So I started watching season 3 of Doctor Who this afternoon and came to the realization that David Tennant needed to be drawn.


Up until a few years ago, the lettering trade was a necessity. It employed those with the ability to scribe perfect typefaces and scripts with little more than a good set of brushes and some paint. As far back as ancient Egypt, there was always that skilled professional employed by kings and emperors to paint the words that would be seen by millions over the course of thousands of years.

The hand letterer is more than an artist, he is a scribe. We in the digital age can easily forget how thing were written before computers. Even the printing press could not put a name on glass or letter a sign. This is a trade that is practiced and trained to write in any size, in dozens of type styles. A craft that was passed on from one generation to the next.

Sadly though, as technology advances, we find ourselves filling that vital gap that for millennia, has been filled by these men and women.

We are right on the edge of this advancement. Those who are in the industry started just as computers entered the graphics market. Within a few decades, they have watched their trade, for which they have rigorously trained, all but disappear.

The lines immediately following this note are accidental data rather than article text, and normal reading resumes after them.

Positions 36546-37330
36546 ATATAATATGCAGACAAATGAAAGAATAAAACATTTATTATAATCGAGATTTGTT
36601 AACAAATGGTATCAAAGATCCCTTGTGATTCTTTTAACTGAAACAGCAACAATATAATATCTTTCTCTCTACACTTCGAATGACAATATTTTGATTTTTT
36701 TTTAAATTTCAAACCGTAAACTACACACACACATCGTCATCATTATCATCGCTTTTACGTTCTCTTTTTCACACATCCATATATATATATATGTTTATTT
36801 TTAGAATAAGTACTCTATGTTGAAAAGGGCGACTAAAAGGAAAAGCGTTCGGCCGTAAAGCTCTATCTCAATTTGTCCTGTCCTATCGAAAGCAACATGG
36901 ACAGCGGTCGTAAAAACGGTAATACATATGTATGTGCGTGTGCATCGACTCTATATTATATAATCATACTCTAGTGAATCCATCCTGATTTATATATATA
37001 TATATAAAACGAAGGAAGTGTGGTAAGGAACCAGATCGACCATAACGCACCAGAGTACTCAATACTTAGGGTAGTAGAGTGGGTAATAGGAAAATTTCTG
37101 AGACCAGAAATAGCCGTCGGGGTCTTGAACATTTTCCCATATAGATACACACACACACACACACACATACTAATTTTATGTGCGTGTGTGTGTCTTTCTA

And yet, they will live on. For, while not as common as they once were, there will always be someone who needs something that a computer cannot do. They will turn to the letterer who will ply their trade once more.

They do not get noticed. They are unassuming. They work when no one is around.

And yet, if you are lucky enough to see them at work, it is fascinating to behold. They move with a deftness almost uncanny, their hands rolling the brush in a dance long rehearsed, leaving in their wake a stream of perfect letters and images.

When they leave, a small masterpiece is left behind. A thing of beauty, artistry and craftsmanship.

Dedicated to Martin, Judy and Colleen.



A tribute piece to Samus Aran, one of the great heroines of video gaming.

Samus first appeared in Metroid on the Nintendo Entertainment System in 1986.

One of the things that made Samus a stand-out character was that it was not immediately conveyed whether she was male ore female. The player picked up a game with a character masked in generic space armour and most players simply assumed Samus was a man.

It wasn’t until the end of the game when Samus takes off her helmet to reveal her true identity.

Samus is one of the few video game heroines who seem capable of handling themselves in an outfit other that straps of leather or chain-mail bikinis.

This one is for Samus.